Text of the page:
“This cooling caused major changes in the climate that made things difficult for dinosaurs, but the meteorite was the best thing that happened,” said study co-author Don Baker, a geochemist at McGill University. “This was the last extinction event, but their condition was not good until the time of the meteorite impact.”
According to some studies, Earth’s temperature was dropping long before the meteorite impact. But scientists hadn’t pinpointed a cause, so Baker and his team focused on a volcanic explanation.
While meteorites are the common explanation for the demise of dinosaurs (apart from birds), volcanic eruptions are also a controversial explanation. The evidence lies in one of the world’s largest volcanic regions known as the Deccan Traps. This region, located in what is now central and central India, was the site of a massive eruption of lava around the time the dinosaurs went extinct.
If you visit the site today, you can see layers of lava from past eruptions. In some areas, the layer is more than a mile thick and covers an area of about 200,000 square miles (an area the size of Oregon and Washington combined).
An eruption of that magnitude would have dramatically changed the environment, releasing gases like sulfur dioxide, reflecting sunlight back into space, and causing massive surface cooling.
“Our dating shows that the eruptions continued one after the other for hundreds of thousands of years,” co-author Paul Rennes, a geochronologist at the University of California, Berkeley, said in an email. “This level of volcanic activity over hundreds of thousands of square miles is rare in geological history.”
To study the gases released during these ancient lava flows, the team hammered out rocks within the Deccan Traps. Most of the elements are lost to the atmosphere during the eruption, but a small portion becomes trapped in minerals as the lava cools at the end of the eruption.
The research team has developed a new technique to measure the amount of sulfur and fluorine in minerals. They also recreated the conditions in the lab to determine how much sulfur or fluorine would be needed in the environment to get that amount into the crystal..
Just before the meteorite that killed the dinosaurs hit Earth, researchers found that lava flows contained significant concentrations of fluorine, which may have had local effects such as acid rain, plant damage, and animal poisoning. I discovered that there is a sex. However, the sulfur concentration in the lava flows was so high that it was enough to cause a significant temperature drop around the world.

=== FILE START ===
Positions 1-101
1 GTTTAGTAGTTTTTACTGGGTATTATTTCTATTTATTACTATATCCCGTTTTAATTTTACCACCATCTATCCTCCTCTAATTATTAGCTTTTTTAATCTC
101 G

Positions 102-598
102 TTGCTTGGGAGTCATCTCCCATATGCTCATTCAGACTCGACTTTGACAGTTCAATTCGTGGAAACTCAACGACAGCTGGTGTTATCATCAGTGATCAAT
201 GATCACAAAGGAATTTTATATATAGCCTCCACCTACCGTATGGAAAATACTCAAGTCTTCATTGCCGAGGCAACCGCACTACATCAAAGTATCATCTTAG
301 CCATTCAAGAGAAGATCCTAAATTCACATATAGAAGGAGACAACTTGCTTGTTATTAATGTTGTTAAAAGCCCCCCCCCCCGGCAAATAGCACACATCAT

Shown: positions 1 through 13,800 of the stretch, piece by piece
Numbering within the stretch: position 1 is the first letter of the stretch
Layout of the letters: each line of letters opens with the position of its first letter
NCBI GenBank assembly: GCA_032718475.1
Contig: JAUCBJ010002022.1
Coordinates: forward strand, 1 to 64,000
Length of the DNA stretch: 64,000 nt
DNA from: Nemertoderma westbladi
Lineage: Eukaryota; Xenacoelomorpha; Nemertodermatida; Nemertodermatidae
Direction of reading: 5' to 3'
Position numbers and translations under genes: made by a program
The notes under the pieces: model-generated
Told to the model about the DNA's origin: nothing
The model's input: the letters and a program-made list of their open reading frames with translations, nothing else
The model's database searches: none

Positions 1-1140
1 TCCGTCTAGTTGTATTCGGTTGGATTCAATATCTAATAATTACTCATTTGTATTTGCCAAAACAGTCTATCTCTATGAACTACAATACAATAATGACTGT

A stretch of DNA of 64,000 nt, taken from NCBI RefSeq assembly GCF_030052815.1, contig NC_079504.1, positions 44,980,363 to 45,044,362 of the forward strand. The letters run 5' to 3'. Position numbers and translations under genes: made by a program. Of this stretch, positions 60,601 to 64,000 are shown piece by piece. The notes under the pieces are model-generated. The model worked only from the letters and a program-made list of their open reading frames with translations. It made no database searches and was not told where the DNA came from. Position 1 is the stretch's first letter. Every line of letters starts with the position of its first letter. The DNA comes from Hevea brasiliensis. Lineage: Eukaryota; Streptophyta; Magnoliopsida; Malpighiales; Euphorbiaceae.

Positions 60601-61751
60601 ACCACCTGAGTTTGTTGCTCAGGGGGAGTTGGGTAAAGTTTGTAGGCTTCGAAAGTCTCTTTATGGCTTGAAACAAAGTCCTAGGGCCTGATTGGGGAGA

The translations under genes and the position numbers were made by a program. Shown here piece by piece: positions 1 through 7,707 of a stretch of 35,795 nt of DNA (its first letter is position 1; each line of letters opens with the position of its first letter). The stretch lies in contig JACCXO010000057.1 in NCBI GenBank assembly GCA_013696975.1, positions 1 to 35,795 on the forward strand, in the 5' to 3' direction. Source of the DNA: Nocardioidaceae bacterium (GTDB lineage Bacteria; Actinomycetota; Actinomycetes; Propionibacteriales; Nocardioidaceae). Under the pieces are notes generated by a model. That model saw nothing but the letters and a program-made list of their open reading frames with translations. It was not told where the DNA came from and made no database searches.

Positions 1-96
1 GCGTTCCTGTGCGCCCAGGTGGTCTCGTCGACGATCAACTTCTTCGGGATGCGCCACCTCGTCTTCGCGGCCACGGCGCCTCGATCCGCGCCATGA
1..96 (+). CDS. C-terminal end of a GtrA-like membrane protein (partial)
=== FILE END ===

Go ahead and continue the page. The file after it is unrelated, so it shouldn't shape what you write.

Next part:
The volcanic eruption would have been unprecedented in human history. A related but highly inappropriate comparison is the powerful eruption from Mount Pinatubo in 1991. The eruption spewed out 10 cubic kilometers of magma and caused global temperatures to drop by about 0.5 degrees in one year.
By comparison, some of these ancient eruptions produced up to 100 cubic kilometers of ejecta, Baker said. The drop in temperatures will be even more dramatic and persistent, making it like an eternal winter (inspired by Game of Thrones music). He points to several studies that suggest temperatures may have fallen an additional 10 degrees Celsius over the decade.
“When you have a big eruption like this, the temperature drops every 10 years and it stays cold,” Baker said. “Once you change temperature, it’s a global change that goes far beyond temperature…it includes changes in wind patterns, rain patterns, and everything else.”
If so, dinosaurs probably didn’t have time to adapt. The first drop in temperatures will probably occur within a decade, with each year becoming a little colder than the previous, Baker said.
It’s difficult to know definitively what was happening to dinosaurs during that period, but scientists are always trying to solve the mystery. Ultimately, Baker said, there is probably no simple explanation, and perhaps no single explanation, for why the dinosaurs went extinct. But let’s use dinosaurs as an example of what happens when the Earth changes too quickly. This is today’s climate change warning.
“Rapid climate change, no matter how it occurs, could be extremely dangerous to species on Earth,” Baker said. “Rapid changes that exceed evolutionary or immigrant adaptation would be problematic.”